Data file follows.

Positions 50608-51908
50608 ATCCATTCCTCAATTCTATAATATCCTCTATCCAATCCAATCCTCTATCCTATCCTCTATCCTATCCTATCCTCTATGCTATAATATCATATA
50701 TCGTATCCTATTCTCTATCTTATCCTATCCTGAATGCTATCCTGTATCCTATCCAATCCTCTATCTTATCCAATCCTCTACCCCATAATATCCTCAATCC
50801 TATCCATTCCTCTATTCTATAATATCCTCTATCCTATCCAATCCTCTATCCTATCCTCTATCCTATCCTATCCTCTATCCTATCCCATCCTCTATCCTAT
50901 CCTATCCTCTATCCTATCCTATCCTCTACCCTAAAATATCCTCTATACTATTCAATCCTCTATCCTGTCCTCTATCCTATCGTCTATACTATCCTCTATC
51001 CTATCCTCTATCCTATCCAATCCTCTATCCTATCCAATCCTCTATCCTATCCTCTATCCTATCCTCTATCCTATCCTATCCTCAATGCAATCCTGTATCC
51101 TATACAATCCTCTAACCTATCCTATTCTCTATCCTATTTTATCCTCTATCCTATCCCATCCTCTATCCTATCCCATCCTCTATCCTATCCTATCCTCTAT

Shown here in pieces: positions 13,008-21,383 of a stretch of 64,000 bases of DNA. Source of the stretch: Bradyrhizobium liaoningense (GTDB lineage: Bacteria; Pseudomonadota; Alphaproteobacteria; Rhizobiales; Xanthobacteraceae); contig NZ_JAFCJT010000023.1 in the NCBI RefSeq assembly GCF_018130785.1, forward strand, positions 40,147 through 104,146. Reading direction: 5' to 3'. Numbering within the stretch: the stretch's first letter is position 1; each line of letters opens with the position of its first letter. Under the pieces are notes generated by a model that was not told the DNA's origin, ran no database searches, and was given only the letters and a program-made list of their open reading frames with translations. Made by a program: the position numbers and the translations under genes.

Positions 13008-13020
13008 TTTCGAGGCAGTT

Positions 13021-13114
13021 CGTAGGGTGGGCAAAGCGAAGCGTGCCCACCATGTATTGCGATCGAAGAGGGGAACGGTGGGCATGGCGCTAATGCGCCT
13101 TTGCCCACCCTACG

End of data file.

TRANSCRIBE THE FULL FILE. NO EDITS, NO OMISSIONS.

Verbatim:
Positions 50608-51908
50608 ATCCATTCCTCAATTCTATAATATCCTCTATCCAATCCAATCCTCTATCCTATCCTCTATCCTATCCTATCCTCTATGCTATAATATCATATA
50701 TCGTATCCTATTCTCTATCTTATCCTATCCTGAATGCTATCCTGTATCCTATCCAATCCTCTATCTTATCCAATCCTCTACCCCATAATATCCTCAATCC
50801 TATCCATTCCTCTATTCTATAATATCCTCTATCCTATCCAATCCTCTATCCTATCCTCTATCCTATCCTATCCTCTATCCTATCCCATCCTCTATCCTAT
50901 CCTATCCTCTATCCTATCCTATCCTCTACCCTAAAATATCCTCTATACTATTCAATCCTCTATCCTGTCCTCTATCCTATCGTCTATACTATCCTCTATC
51001 CTATCCTCTATCCTATCCAATCCTCTATCCTATCCAATCCTCTATCCTATCCTCTATCCTATCCTCTATCCTATCCTATCCTCAATGCAATCCTGTATCC
51101 TATACAATCCTCTAACCTATCCTATTCTCTATCCTATTTTATCCTCTATCCTATCCCATCCTCTATCCTATCCCATCCTCTATCCTATCCTATCCTCTAT

Shown here in pieces: positions 13,008-21,383 of a stretch of 64,000 bases of DNA. Source of the stretch: Bradyrhizobium liaoningense (GTDB lineage: Bacteria; Pseudomonadota; Alphaproteobacteria; Rhizobiales; Xanthobacteraceae); contig NZ_JAFCJT010000023.1 in the NCBI RefSeq assembly GCF_018130785.1, forward strand, positions 40,147 through 104,146. Reading direction: 5' to 3'. Numbering within the stretch: the stretch's first letter is position 1; each line of letters opens with the position of its first letter. Under the pieces are notes generated by a model that was not told the DNA's origin, ran no database searches, and was given only the letters and a program-made list of their open reading frames with translations. Made by a program: the position numbers and the translations under genes.

Positions 13008-13020
13008 TTTCGAGGCAGTT

Positions 13021-13114
13021 CGTAGGGTGGGCAAAGCGAAGCGTGCCCACCATGTATTGCGATCGAAGAGGGGAACGGTGGGCATGGCGCTAATGCGCCT
13101 TTGCCCACCCTACG